Getting to grips with climate and environmental risk in utilities

In recent years we have seen the rapid rise of climate risk as a major focus for companies across the economy, with sustainability and wider environmental risks such as those around biodiversity increasingly treated as growing and even existential concerns for investors

– from outgoing Bank of England Governor Mark Carney's warning that companies must agree rules for climate risk reporting within two years to BlackRock CEO Larry Fink's insistence that 'climate risk is investment risk'.

Sustainability First through our Fair for the Future project has sought to map this changing risk landscape for UK energy and water sectors – sectors where climate and environmental concerns are clearly fundamental. In addition to developing a 'Sustainable Licence to Operate' for utilities, we have also published a series of working notes and discussion papers both on how companies and investors currently see risk and how this needs to change in the context of what we are calling the 'disrupted world' – where risk factors are volatile, dynamic, and unpredictable, none more so than climate change, adaptation, and resilience, and where public expectations are rapidly changing.

In addition to working notes on how risks in energy and water are shaped and mediated by civil society, the media, and the consumer lived experience, our most recent working note explicitly focuses on the role of climate and the environment.

In this paper, we look at how climate and environmental risks play out in different ways across UK utilities, noting that the risk picture is not homogenous and depends on the specific sector, where a company sits in the value chain, geography, and a company's own risks and resources. This is a complex and highly broad landscape, but we are clear that utility companies need to play a key role in informing, influencing, and enabling others to take action as we move towards a decarbonised economy. This will take the form of responding to key climate and environmental risks in a systematic way, through real and embedded changes to culture and strategy, rather than a reactive one.

In particular, we distinguish between the respective 'vertical' and 'horizontal' risks utility companies face: the former issues such as business carbon footprint (BCF), water pollution from wastewater treatment, and adapting to climate change; the latter those like business culture and governance, a lack of join-up across businesses, and disconnects or gaps between regulators.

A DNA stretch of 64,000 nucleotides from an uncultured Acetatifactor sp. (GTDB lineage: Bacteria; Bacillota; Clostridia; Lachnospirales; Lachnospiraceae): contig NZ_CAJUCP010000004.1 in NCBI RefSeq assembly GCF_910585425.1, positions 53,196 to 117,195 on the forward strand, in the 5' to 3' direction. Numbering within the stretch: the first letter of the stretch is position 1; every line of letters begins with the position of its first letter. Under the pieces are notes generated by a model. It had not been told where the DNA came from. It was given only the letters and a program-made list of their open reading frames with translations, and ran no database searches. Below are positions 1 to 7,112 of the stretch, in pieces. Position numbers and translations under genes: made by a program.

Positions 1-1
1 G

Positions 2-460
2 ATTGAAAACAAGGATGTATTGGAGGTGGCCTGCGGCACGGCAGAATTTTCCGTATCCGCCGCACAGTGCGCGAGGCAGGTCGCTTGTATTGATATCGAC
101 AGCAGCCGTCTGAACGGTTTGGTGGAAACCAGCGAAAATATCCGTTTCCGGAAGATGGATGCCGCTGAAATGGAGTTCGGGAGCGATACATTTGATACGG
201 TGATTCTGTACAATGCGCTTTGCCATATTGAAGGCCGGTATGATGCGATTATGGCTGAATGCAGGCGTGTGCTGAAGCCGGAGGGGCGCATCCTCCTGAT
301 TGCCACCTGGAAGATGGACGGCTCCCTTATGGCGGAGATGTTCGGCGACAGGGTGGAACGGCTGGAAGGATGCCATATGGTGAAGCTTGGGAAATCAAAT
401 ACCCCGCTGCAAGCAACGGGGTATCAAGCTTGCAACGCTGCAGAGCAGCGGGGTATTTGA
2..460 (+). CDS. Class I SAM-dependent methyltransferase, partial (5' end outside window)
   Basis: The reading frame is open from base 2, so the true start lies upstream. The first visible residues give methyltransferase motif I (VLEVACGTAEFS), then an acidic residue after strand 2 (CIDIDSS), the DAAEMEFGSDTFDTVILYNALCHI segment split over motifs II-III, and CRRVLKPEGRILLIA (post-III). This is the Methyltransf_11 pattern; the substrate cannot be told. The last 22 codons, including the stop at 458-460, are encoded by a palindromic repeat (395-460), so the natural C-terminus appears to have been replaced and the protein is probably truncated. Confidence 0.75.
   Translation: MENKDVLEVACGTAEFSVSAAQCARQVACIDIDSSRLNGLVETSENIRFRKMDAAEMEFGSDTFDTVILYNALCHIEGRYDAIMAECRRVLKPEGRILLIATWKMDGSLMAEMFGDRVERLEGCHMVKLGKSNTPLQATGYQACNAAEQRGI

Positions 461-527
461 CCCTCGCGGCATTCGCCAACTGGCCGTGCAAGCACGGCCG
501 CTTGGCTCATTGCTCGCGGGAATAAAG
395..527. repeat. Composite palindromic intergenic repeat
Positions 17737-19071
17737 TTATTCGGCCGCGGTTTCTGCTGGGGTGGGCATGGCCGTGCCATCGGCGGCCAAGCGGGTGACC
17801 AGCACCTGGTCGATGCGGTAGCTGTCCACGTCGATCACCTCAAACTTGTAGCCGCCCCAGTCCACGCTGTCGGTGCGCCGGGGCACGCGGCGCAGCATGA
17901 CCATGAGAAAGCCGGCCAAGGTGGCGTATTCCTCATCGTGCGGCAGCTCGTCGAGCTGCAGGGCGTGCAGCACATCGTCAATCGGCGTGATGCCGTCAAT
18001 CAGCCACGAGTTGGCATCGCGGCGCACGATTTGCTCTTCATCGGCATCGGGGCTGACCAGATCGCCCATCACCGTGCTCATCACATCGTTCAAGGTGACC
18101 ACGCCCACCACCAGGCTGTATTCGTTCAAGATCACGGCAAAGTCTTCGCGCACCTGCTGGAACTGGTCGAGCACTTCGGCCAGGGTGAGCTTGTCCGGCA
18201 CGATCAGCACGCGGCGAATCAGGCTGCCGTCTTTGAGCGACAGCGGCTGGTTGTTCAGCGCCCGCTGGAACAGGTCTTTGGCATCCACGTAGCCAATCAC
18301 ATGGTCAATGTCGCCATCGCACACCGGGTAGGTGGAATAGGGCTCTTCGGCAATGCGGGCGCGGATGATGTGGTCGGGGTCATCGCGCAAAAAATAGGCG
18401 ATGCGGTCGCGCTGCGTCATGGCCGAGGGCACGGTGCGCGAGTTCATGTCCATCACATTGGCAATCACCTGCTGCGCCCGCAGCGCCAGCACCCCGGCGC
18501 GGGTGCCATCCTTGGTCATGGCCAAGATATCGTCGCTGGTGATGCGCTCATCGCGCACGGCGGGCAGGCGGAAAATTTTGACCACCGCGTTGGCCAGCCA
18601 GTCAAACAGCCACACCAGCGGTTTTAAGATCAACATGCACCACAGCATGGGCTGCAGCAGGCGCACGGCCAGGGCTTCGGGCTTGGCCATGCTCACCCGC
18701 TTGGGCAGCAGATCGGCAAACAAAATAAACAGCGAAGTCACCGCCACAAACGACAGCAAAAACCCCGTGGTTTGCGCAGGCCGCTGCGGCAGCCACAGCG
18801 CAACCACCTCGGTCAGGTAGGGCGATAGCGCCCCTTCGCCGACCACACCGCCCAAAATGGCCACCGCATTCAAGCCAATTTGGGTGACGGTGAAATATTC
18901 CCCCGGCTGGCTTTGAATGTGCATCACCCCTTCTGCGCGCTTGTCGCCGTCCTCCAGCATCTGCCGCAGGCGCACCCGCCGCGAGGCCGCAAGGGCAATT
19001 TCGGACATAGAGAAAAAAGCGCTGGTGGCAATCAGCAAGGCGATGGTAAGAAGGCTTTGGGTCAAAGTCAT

In addition to identifying some of the key components of the risk landscape for UK utilities, the paper also sets out how environmental and climate risks may be mitigated in the sectors. In particular, we highlight the importance of:

  • Understanding and addressing the totality of environmental risks – and where the company sits in the wider environmental ecosystem.
  • Forming collaborations and partnerships with third parties to share skills and expertise and to develop more 'joined-up' solutions to these problems.
  • Using company expertise to help to shape policy and regulatory frameworks and approaches so that they are firmly focused on future climate and environmental challenges.
  • Innovation to develop new business models and approaches to reduce climate and environmental impacts and to enable and facilitate others to reduce theirs (e.g. steps to facilitate flexibility in the electricity system, demand-side measures in water and moves to develop more integrated and circular models of service delivery, etc.).
  • Improved use of data and telemetry (through predictive analytics, remote sensors and controls, etc.) to more proactively identify and manage environmental risks.
  • Transparent reporting to identify risks and opportunities and priority areas for attention and to demonstrate what is being done to protect environmental interests. This is also important for companies to be able to 'lead by example' (e.g. leakage reduction), helping all sides to better value services and encourage energy and water saving and efficiency. As well as reporting at a company level, environmental reports need to be joined-up, sector-wide and analysed. This is particularly important on carbon.
  • Scenario and adaptive planning (against a range of scenarios) to help clarify interdependencies, critical paths, new opportunities, etc.
  • Proactive communications and deeper cultural change to unlock the significant potential benefits from being at the forefront of addressing climate and environmental challenges, for example through third party endorsement. This can also create the positive headroom for when problems occur (e.g. outages from storms) and the permissive environment to develop new environmental services.

Taking in turn each of the vertical and horizontal risks identified as being central to water and energy companies' approaches to climate and the environment, we explore how organisations can go about meeting the challenges these risks carry for their day-to-day operations, also highlighting good practice in the sectors where it already exists.

The role of climate and the environment in terms of political and regulatory uncertainty and risk in the energy and water sectorsis available to read in full on the Sustainability First website, where you can also read our other Fair for the Future project publications on risk mapping and developing a Sustainable Licence to Operate.